Whether it is the Mike Tyson facial tattoo in the Hangover 2, or the inclusion of âNo animals were harmedâ credit in the Kingâs Speech, trademark violations can be costly and potentially devastating for a film.
Despite its 12 Oscar nominations, the film âThe Kingâs Speechâ was in the news earlier this year due to a trademark dispute with the American Humane Association. The bone of contention concerns the use of the phrase âNo animals were harmedâ in the credits.
The American Humane Association (AHA), an organization dedicated to the protection of animals, is the registered owner of a trademark, for this phrase. Since 1940, the AHA has been overseeing the use of animals in movies, TV shows and films. To perform its monitoring duties the organization typically demands script details be sent to it in advance, and requires on set access.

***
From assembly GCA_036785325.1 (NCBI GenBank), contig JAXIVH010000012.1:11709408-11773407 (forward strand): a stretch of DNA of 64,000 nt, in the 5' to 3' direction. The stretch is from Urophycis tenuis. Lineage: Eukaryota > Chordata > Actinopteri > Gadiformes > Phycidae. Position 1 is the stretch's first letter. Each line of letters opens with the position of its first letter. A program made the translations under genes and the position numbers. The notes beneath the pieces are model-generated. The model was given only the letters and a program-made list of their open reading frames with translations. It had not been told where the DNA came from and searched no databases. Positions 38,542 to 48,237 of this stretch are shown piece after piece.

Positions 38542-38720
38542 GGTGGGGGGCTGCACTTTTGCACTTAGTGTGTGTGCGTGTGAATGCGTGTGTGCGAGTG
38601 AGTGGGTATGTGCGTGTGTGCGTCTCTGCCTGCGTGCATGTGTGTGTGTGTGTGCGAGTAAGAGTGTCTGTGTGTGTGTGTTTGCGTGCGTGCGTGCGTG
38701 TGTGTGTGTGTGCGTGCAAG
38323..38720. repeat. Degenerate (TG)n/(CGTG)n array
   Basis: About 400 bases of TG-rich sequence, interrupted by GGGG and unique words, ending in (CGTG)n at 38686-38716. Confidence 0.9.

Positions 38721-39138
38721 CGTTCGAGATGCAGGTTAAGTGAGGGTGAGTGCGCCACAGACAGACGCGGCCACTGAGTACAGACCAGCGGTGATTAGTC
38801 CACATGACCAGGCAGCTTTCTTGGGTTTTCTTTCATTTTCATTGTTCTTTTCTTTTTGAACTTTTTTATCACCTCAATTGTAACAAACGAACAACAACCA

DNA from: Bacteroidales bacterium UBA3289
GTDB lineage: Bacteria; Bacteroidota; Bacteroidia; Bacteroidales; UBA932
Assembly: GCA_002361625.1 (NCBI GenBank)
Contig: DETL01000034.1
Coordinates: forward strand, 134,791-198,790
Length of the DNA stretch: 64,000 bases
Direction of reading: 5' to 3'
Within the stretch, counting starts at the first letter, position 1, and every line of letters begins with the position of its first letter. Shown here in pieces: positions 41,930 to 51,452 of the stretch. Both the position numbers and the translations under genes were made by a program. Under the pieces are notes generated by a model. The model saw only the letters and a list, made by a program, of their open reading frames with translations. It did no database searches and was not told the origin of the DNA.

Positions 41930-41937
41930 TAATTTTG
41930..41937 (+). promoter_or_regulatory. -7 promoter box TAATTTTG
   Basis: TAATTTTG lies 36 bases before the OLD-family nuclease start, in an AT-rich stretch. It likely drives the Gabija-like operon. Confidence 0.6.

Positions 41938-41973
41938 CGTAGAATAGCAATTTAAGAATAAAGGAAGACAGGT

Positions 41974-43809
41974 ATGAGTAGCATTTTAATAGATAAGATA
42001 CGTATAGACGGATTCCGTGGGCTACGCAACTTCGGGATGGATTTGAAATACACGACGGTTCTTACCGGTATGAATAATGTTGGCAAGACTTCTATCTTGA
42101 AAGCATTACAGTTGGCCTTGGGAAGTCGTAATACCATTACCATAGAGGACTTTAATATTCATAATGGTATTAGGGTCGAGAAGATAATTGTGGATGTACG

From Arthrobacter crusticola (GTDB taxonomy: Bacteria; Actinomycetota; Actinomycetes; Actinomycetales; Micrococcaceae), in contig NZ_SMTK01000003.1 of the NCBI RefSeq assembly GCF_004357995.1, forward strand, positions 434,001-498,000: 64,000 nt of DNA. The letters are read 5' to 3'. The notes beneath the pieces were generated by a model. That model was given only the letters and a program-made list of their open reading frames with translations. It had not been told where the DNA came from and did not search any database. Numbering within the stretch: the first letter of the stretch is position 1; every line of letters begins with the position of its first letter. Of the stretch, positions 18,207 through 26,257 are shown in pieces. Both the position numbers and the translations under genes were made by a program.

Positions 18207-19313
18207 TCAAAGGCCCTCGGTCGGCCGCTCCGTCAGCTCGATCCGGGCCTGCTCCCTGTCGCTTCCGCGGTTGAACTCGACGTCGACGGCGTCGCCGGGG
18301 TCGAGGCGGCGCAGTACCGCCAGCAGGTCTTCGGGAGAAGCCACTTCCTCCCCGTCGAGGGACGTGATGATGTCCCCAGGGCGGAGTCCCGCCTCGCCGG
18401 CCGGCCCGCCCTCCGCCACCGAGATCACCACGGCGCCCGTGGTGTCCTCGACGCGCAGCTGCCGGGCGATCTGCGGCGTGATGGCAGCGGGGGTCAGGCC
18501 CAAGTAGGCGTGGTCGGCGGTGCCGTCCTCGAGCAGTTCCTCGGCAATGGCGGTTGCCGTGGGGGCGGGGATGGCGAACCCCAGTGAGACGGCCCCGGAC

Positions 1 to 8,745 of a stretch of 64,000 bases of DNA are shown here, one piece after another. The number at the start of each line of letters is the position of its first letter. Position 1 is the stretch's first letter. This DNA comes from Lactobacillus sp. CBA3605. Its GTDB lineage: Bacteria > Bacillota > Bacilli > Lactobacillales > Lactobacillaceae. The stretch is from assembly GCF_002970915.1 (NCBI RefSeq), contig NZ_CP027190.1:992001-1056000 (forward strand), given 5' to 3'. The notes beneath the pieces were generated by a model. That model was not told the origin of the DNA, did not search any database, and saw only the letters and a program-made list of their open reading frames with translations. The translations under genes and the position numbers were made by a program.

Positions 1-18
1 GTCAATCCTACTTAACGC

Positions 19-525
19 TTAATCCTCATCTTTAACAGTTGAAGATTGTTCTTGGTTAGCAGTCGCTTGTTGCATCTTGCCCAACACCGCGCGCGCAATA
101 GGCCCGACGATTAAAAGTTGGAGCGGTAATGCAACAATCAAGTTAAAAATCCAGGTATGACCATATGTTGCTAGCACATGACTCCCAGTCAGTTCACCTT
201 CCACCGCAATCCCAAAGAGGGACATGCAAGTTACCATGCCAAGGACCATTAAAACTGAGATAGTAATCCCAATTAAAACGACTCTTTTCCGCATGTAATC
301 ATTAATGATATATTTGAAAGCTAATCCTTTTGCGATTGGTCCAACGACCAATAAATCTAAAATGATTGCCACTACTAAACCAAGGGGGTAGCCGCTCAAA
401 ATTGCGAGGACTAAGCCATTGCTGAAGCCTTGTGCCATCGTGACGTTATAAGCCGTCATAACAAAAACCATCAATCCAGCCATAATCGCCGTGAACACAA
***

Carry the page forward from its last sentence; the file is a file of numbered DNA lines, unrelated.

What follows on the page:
However, the AHA was not involved in the film âThe Kingâs Speechâ and could not oversee the featuring of several Corgis. The AHA claims that the phrase âNo animals were harmedâ has been used without the organizationâs consent and, therefore, infringes its trademark rights. It has demanded that the producer of âThe Kingâs Speechâ remove the phrase from the credits.
By now the phrase âNo animals...